Presentation on theme: "Chapter 25 Hydrocarbon Compounds. Section 25.1 Hydrocarbons l OBJECTIVES: –Describe the bonding in hydrocarbons."— Presentation transcript:
Chapter 25 Hydrocarbon Compounds
Section 25.1 Hydrocarbons l OBJECTIVES: –Describe the bonding in hydrocarbons.
Section 25.1 Hydrocarbons l OBJECTIVES: –Distinguish between straight- chain and branched-chain alkanes.
Organic Chemistry and Hydrocarbons l Organic originally meant chemicals that came from organisms l 1828 German chemist Friedrich Wohler synthesized urea in a lab l Today, organic chemistry is the chemistry of virtually all compounds containing the element carbon
Organic Chemistry and Hydrocarbons l Over a million organic compounds, with a dazzling array of properties l Why so many? Carbon’s unique bonding ability! l Let’s start with the simplest of the organic compounds: Hydrocarbons
Organic Chemistry and Hydrocarbons l Hydrocarbons contain only two elements: hydrogen and carbon –simplest hydrocarbons called alkanes, which contain only single covalent bonds –methane (CH 4 ) with one carbon is the simplest alkane. It is the major component of natural gas
Organic Chemistry and Hydrocarbons l Review structural formula- p.744 l Carbon has 4 valence electrons, thus forms 4 covalent bonds –not only with other elements, but also forms bonds WITH ITSELF. l Ethane (C 2 H 6 ) is the simplest alkane with a carbon to carbon bond
Straight-Chain Alkanes l Straight-chain alkanes contain any number of carbon atoms, one after the other, in a chain -meaning one linked to the next C-C-C C-C-C-C etc. l Names of alkanes always will always end with -ane
Straight-Chain Alkanes l Combined with the -ane ending is a prefix for the number of carbons –Table 25.1, page 745 l Homologous series- a group of compounds that have a constant increment of change l In alkanes, it is: -CH 2 -
Straight-Chain Alkanes l Many alkanes used for fuels: methane, propane, butane, octane l As the number of carbons increases, so does the boiling and melting pt. –The first 4 are gases; #5-15 are liquids; higher alkanes are solids l Condensed structural formulas? Note examples on page 746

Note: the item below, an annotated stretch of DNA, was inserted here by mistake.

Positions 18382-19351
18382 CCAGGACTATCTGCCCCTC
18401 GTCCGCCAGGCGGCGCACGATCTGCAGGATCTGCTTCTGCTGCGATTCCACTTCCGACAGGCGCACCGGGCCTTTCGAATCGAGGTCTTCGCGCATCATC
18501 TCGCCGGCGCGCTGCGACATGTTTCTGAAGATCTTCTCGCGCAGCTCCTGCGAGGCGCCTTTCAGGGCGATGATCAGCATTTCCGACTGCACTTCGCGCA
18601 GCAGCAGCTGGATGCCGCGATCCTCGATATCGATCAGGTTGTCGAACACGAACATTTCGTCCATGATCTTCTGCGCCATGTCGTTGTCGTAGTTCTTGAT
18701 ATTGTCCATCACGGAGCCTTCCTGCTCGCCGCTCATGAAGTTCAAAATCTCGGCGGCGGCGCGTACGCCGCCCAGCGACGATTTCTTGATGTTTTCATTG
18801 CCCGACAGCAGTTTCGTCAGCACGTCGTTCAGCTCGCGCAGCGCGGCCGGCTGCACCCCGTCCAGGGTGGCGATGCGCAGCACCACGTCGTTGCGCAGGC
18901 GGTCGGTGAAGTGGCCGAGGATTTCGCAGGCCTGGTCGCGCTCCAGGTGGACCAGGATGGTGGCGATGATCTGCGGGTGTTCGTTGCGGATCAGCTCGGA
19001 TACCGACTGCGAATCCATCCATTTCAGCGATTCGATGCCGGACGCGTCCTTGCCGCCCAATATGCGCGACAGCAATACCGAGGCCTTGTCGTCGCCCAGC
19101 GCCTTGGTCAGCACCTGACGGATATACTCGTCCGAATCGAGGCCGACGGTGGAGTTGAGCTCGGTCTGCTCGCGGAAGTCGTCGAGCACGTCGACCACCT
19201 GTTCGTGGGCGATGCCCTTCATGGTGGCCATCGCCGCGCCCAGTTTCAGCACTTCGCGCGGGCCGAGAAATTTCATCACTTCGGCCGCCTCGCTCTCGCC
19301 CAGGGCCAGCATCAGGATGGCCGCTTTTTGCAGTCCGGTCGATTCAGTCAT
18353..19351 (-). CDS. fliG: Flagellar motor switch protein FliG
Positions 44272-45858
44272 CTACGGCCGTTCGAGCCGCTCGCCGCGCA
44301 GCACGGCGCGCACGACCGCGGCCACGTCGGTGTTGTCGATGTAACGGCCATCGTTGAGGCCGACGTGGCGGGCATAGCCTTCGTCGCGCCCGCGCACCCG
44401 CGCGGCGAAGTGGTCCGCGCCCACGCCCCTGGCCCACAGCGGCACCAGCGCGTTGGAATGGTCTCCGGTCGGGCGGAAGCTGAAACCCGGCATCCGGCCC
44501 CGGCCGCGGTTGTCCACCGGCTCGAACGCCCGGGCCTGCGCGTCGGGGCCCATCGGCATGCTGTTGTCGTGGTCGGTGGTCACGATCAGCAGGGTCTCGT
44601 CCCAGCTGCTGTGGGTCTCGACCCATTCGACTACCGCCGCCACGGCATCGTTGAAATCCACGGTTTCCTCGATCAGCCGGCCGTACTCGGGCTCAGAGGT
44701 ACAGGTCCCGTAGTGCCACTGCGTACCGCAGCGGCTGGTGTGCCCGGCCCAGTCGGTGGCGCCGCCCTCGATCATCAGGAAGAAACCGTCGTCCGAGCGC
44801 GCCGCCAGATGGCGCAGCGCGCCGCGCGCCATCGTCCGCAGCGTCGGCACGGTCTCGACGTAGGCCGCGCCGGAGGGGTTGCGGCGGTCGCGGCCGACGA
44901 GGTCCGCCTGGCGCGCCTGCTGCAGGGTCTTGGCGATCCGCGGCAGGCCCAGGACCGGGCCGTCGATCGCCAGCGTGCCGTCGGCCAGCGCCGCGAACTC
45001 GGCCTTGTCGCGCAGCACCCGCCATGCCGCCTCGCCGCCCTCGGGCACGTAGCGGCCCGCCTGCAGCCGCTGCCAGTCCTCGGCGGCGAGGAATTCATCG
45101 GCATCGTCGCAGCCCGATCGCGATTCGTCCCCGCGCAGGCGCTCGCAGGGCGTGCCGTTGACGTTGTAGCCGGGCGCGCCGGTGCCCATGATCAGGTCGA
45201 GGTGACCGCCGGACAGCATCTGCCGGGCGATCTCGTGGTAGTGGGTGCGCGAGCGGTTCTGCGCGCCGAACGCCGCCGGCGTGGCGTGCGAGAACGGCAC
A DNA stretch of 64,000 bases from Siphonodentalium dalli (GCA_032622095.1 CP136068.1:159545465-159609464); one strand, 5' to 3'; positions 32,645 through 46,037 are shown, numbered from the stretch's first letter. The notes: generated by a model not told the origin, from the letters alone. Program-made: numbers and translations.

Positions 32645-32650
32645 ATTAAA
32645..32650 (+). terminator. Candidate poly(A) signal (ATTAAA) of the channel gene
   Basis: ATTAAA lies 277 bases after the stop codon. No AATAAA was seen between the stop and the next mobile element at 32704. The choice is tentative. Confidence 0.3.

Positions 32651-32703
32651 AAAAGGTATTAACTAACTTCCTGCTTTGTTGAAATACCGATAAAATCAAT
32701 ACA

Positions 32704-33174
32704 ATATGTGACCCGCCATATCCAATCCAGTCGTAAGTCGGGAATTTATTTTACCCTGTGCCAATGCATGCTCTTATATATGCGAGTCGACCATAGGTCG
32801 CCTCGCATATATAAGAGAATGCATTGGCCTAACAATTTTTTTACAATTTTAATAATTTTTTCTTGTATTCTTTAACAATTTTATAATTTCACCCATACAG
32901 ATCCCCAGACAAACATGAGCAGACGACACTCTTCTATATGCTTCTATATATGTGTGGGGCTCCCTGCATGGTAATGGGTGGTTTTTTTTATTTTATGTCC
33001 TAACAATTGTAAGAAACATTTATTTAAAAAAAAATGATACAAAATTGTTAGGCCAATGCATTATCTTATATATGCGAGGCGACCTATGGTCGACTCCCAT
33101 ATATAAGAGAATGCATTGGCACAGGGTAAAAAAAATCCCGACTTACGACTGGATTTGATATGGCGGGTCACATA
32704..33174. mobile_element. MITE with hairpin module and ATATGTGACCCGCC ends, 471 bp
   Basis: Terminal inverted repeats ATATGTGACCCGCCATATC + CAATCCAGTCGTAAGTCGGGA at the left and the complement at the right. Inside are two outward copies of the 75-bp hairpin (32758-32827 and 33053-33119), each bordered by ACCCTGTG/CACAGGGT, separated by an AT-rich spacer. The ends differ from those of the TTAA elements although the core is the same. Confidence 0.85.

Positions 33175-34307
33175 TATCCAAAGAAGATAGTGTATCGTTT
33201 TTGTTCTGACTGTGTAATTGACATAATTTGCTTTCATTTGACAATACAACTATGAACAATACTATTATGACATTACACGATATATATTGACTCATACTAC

Naming Straight-Chain Alkanes l Names recommended by IUPAC - the International Union of Pure and Applied Chemistry –end with -ane, the root part of the name indicates the # of carbons l We sometimes still rely on common names, some of which are well-known
Naming Straight-Chain Alkanes l IUPAC names may be long and cumbersome l Common names may be easier or more familiar, but usually do not describe the chemical structure! –Methane is natural gas or swamp gas
Branched-Chain Alkanes l Branched-chain means that other elements besides hydrogen may be attached to the carbon –halogens, oxygen, nitrogen, sulfur, etc. –any atom that takes the place of a hydrogen on a parent hydrocarbon is called a substituent, or the branched part
Branched-Chain Alkanes l A hydrocarbon substituent is called an alkyl group or sometimes radicals –use the same prefixes to indicate the number of carbons, but the -ane ending is now -yl methyl, ethyl, propyl, etc. l Gives much more variety to the organic compounds
Branched-Chain Alkanes l Rules for naming - page 748 1. Longest chain is parent 2. Number so branches have low # 3. Give position number to branch 4. Prefix more than one branch 5. Alphabetize branches 6. Use proper punctuation ( -, )
Branched-Chain Alkanes l Sample 25-2, page 749 l From the name, draw the structure: 1. Find the parent, with the -ane 2. Number carbons on parent 3. Identify substituent groups; attach 4. Add remaining hydrogens Sample 25-3, page 750
Alkanes l 3-ethylpentane l 2,3,4-trimethylhexane l Since the electrons are shared equally, the molecule is nonpolar –thus, not attracted to water –oil (a hydrocarbon) not soluble in H 2 O –“like dissolves like”
Section 25.2 Unsaturated Hydrocarbons l OBJECTIVES: –Explain the difference between unsaturated and saturated hydrocarbons.
Section 25.2 Unsaturated Hydrocarbons l OBJECTIVES: –Differentiate between the structures of alkenes and alkynes.
Alkenes l Multiple bonds can also exist between the carbon atoms l Hydrocarbons containing carbon to carbon double bonds are called alkenes C=C C-C=C l Called “unsaturated” if they contain double or triple bonds
Naming Alkenes l Find longest parent that has the double bond in it l New ending: -ene l Number the chain, so that the double bond gets the lower number l Name and number the substituents l Samples on page 752
Alkynes l Hydrocarbons containing carbon to carbon triple bonds called alkynes -C C- l Alkynes are not plentiful in nature l Simplest is ethyne- common name acetylene (fuel for torches) l Table 25.2, page 753 for b.p. and m.p.
Section 25.3 Isomerism l OBJECTIVES: –Distinguish among structural, geometric, and stereoisomers.